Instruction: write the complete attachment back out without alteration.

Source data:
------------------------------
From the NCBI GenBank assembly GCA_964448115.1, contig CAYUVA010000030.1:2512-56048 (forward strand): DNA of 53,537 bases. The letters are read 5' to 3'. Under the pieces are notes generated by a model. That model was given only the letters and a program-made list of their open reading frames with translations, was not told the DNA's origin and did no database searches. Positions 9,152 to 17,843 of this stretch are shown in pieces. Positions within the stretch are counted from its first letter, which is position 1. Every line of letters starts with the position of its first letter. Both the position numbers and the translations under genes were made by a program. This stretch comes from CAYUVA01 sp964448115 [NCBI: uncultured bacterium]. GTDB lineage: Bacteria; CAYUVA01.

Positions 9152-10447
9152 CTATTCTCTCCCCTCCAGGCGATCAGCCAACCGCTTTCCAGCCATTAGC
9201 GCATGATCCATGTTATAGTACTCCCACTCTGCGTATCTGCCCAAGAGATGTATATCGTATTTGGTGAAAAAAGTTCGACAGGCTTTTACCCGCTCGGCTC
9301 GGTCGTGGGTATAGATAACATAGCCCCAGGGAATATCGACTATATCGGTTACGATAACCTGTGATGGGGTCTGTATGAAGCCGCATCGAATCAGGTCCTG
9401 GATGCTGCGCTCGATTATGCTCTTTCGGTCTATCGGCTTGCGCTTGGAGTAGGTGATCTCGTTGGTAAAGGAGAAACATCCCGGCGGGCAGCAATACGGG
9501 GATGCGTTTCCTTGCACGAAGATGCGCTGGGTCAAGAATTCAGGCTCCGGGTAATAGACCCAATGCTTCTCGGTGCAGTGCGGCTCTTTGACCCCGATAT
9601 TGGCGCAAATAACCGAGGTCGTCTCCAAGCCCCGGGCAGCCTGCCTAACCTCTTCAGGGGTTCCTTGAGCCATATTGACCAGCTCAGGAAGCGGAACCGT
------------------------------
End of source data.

From the NCBI GenBank assembly GCA_964448115.1, contig CAYUVA010000030.1:2512-56048 (forward strand): DNA of 53,537 bases. The letters are read 5' to 3'. Under the pieces are notes generated by a model. That model was given only the letters and a program-made list of their open reading frames with translations, was not told the DNA's origin and did no database searches. Positions 9,152 to 17,843 of this stretch are shown in pieces. Positions within the stretch are counted from its first letter, which is position 1. Every line of letters starts with the position of its first letter. Both the position numbers and the translations under genes were made by a program. This stretch comes from CAYUVA01 sp964448115 [NCBI: uncultured bacterium]. GTDB lineage: Bacteria; CAYUVA01.

Positions 9152-10447
9152 CTATTCTCTCCCCTCCAGGCGATCAGCCAACCGCTTTCCAGCCATTAGC
9201 GCATGATCCATGTTATAGTACTCCCACTCTGCGTATCTGCCCAAGAGATGTATATCGTATTTGGTGAAAAAAGTTCGACAGGCTTTTACCCGCTCGGCTC
9301 GGTCGTGGGTATAGATAACATAGCCCCAGGGAATATCGACTATATCGGTTACGATAACCTGTGATGGGGTCTGTATGAAGCCGCATCGAATCAGGTCCTG
9401 GATGCTGCGCTCGATTATGCTCTTTCGGTCTATCGGCTTGCGCTTGGAGTAGGTGATCTCGTTGGTAAAGGAGAAACATCCCGGCGGGCAGCAATACGGG
9501 GATGCGTTTCCTTGCACGAAGATGCGCTGGGTCAAGAATTCAGGCTCCGGGTAATAGACCCAATGCTTCTCGGTGCAGTGCGGCTCTTTGACCCCGATAT
9601 TGGCGCAAATAACCGAGGTCGTCTCCAAGCCCCGGGCAGCCTGCCTAACCTCTTCAGGGGTTCCTTGAGCCATATTGACCAGCTCAGGAAGCGGAACCGT